There’s something about Dick Holmberg and information. Three local government agencies have been asking him (or his proxies) for details about what he does, how he does it, how he ensures that what he does works. The agencies have a right to ask: Holmberg proposes to conduct an analysis as a pre-requisite for an erosion control system for Flagler Beach, but at a cost of $50,000. Flagler County taxpayers would be billed.
So the Flagler County Commission, the Flagler County Tourist Development Council, and the Flagler Beach City Commission have been asking questions about making Holmberg’s proposal accountable. He’s not been forthcoming with answers. (Holmberg technologies would use what Holmberg calls underground “stabilizers” along the shore that would, over time, rebuild the shore’s sands.)
Flagler Beach City Manager Bruce Campbell has been at the forefront of trying to get the questions answered, with little success, even though the Flagler Beach City Commission agreed on April 23 to have Holmberg do the analysis. But Flagler Beach wants the county’s tourism council to put up the money.
When Campbell was ready to appear—without Holmberg—before the tourist council a few months ago, the council pulled the item from the agenda, and instead sent Campbell (and Holmberg) a list of 13 questions that revealed Holmberg’s dearth of transparency. The council and the county don’t award grants absent rigorous measures that take in account the scope of the work, timelines, insurance, examples of previous works, and so on.
Flagler Beach City Commissioner Steve Settle, the city’s representative on the tourism council, took issue with the item’s withdrawal, and got into a bit of a tussle with Milissa Holland, the county commissioner and chairman of the tourism council. She explained that before Holmberg’s proposal could even be considered by the council, it had to meet minimum requirements of disclosure. And she said the tourism council, the county and the Flagler Beach commission could meet together to hear Holmberg present. Settle was satisfied.
That joint meeting took place today. It was not entirely reassuring to the members of the three panels sitting around a set of tables, as Holmberg alternately lectured, hectored, cajoled and even reprimanded them for asking certain questions or bringing up some of his history, such as his technology’s removal from a beach in Florida in the 1980s. “I don’t know what your problems are, but they’re not my problems,” Holmberg said, disputing a series of questions asked of him.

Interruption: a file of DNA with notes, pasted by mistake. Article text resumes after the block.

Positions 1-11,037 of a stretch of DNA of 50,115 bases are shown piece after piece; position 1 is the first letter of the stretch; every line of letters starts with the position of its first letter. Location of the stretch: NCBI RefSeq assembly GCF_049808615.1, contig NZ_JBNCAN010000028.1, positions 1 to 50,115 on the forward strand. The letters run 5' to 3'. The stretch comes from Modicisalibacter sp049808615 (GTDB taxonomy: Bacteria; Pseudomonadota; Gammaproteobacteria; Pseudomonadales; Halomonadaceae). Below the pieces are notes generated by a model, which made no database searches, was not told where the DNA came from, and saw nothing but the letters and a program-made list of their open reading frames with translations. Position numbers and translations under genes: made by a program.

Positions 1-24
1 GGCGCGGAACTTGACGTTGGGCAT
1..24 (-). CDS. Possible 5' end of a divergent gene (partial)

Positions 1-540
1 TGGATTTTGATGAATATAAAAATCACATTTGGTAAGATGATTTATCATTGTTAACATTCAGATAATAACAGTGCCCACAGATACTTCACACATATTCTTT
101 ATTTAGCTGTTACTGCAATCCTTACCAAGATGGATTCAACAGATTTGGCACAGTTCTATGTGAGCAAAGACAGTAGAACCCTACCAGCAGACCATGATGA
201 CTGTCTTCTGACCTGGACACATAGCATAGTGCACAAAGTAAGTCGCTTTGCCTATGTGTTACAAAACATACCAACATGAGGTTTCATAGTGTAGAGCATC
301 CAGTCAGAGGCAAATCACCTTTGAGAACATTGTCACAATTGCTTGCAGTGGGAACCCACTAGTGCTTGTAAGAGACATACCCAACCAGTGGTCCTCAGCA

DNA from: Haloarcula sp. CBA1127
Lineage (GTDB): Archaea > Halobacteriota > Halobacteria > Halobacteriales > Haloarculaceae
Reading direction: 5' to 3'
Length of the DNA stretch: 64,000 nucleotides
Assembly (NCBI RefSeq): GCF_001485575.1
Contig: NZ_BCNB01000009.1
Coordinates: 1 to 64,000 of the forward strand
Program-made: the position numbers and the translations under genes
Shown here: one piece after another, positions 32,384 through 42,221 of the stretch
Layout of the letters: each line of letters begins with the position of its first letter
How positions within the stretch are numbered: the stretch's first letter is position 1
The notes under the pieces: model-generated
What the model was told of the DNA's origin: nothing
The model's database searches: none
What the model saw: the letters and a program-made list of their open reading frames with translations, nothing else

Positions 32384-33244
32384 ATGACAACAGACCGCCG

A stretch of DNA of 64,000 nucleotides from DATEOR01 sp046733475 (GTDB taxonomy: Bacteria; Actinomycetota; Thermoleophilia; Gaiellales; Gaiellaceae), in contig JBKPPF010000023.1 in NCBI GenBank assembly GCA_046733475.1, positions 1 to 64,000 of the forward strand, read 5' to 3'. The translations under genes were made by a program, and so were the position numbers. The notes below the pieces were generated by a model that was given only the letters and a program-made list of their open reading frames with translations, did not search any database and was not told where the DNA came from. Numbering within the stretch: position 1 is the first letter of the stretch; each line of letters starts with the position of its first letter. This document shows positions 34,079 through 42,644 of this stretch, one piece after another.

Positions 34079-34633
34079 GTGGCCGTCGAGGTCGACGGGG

That got a rebuke from Holland, who reminded Holmberg that all the panel were asking for is reliable information about budgets and other essentials of any contract. Alan Peterson, the county commissioner, was seeking peer-reviewed studies showing that Holmberg Technologies’ product works. Holmberg referred him to Save Flagler Beach, the web site set up by his advocates locally.
“I’m not really looking for a website covered with pictures, I’m looking for actual studies,” Frank Meeker, the Palm Coast City Council member who represents the city on the tourism council, said. Meeker is also running for the county commission. (Both of his opponents, Dennis MacDonald, whose wife is part of the Save Flagler Beach movement, and Abby Romaine, were in the audience.)
And when Holmberg passed off questions to Campbell, Jane Mealy, who chairs the Flagler Beach City Commission, said: “Bruce is no more able to answer these questions than I am or Kim [Carney, another city commissioner] is or anyone else is. Mr. Holmberg is able to answer these questions.” That was toward the end of the meeting, by which time there was no more clarity about the panels’ questions than at the beginning. In the interim.
Holmberg had made a presentation about his works, and was frequently and visibly annoyed by interruptions—common at such workshops, being designed to enable questions and understanding—for various explanations, causing him to rebuke panelists for “getting off track.” Barbara Revels, the county commissioner and chairman, also attempted to keep him focused on answering questions, but with little success.